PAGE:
Jimi Hendrix, an artist with such supreme natural talent that he was able to dominate the music scene during an unfortunately short lifetime, remains arguably the most influential musician to ever walk the planet. Rightly hailed as one of the greatest guitarists to have ever picked up the instrument, Hendrix epitomised the free spirit of rock ‘n’ roll as he relentlessly pushed both creative, societal and professional boundaries.
Whether it be through ‘Voodoo Child (Slight Return)’, ‘All Along The Watchtower’ or ‘Purple Haze’, Hendrix had electricity running through his fingertips, a manic and chaotic excellence that manifested itself into rip-roaring guitar solos as audiences were cut down by his brilliance.
With the spirit of Elmore James, Muddy Waters and Robert Johnson running through his veins, Hendrix attempted to lean on the inspiration of those that came before him while, more importantly, thrusting his ideas firmly into the future. It proved to be a formula that would change our understanding of the guitar forever.
Tragically, Hendrix would succumb to levels of excess that dominated the era’s most famous faces. In 1970, the iconic musician died at the tender age of 27, a death by asphyxia while intoxicated with barbiturates. In simple terms, Hendrix died in his sleep after choking on his own vomit having taking nine sleeping tablets alongside a bottle of wine. It is such an intense and bleak picture that has, quite understandably, loomed over his legacy in a severely sorry manner.
Given that Hendrix was cut down in his prime, fans of the artist were deprived of yet more of his creations. As a result of his popularity – which continues to grow even to this day – researchers, supporters and scholars have rummaged through the archives to pull out any meaningful information that allows us to gain a wider understanding of his life as a whole.
While his formative inspirations have always been clear, the true source of those Hendrix admired among his contemporaries has often been debated. He undoubtedly had an affinity for The Beatles and Bob Dylan, but also names such as Rory Gallagher and Eric Clapton as he often loomed in the shadows of small music venues, watching his peers from afar.
One such story of Hendrix doing his research surrounds Billy Gibbons, the uncompromising axeman and founding member of ZZ Top. According to many close to Hendrix, he considered Gibbons to be one of the greatest guitarists of all time. “I’ve heard the before,” Gibbons replied when told that Hendrix thought he was the best around. “We were good friends,” he added, “Very good friends. I still got fond memories of our time together and hope that someday we can ring it out.”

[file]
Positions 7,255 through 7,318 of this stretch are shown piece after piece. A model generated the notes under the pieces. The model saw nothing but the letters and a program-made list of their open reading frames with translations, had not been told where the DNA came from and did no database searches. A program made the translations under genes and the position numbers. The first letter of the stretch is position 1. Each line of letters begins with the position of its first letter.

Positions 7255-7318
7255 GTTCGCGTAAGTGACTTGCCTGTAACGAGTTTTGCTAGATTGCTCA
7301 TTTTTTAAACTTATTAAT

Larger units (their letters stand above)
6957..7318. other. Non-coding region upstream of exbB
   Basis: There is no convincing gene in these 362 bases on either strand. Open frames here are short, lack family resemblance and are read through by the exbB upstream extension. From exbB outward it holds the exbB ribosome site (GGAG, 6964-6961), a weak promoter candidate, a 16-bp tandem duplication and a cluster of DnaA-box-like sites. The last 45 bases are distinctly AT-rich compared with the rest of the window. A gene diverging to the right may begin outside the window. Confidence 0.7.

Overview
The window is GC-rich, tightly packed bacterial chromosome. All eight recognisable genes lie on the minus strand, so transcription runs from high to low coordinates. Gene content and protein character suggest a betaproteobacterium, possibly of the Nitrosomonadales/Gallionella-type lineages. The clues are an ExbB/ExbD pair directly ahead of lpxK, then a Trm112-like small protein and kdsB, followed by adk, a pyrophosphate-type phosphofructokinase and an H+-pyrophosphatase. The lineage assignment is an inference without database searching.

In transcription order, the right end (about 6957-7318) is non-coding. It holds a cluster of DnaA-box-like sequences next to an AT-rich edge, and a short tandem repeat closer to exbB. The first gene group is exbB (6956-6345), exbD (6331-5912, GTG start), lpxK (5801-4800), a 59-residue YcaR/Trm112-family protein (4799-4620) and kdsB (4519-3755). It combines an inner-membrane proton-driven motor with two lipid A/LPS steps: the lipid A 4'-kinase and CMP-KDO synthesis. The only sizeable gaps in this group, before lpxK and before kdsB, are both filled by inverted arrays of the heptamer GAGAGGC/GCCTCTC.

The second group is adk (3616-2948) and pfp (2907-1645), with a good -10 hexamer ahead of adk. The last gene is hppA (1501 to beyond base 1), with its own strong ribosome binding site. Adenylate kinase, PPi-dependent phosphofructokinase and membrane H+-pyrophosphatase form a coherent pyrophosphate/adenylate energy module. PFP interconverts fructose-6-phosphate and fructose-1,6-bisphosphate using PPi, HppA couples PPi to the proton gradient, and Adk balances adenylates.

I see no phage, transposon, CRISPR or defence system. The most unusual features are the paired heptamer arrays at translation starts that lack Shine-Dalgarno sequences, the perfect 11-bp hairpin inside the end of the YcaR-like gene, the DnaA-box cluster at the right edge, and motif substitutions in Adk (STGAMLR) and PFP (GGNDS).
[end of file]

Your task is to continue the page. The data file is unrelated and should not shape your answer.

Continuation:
Later, during an interview with Express, Gibbons detailed how their relationship blossomed: “We hit it off in a rather unexpected manner,” he said, explaining that their first meeting took place, unsurprisingly, at a concert. “Our contract required us to play for 45 minutes, and at that time, the only way we could complete the run was to include two numbers by Jimi Hendrix. Which was kinda chancy, I must say.”
Gibbons added: “I remember wrapping up the set, coming off the stage, there was Jimi in the shadows – off to the side with his arms folded,” he told Ultimate Classic Rock. But he was grinning, and as I passed by, he grabbed me and said, ‘I like you. You’ve got a lot of nerve’”. It is that sentiment that sums up Hendrix and, more importantly, the kind of ambition he admired.
“He was a real technical wizard,” Gibbons said in an interview with Rolling Stone. “He was inventing things to do with the Stratocaster guitar. I am confident the designers had no clue would unfold in later years. Jimi had the talent to make that work for him. His technique was very peculiar in that he was playing a right-handed guitar in a left-handed style, upside down. To look at it and try to figure out what he was doing was very daunting”. See the interview, below.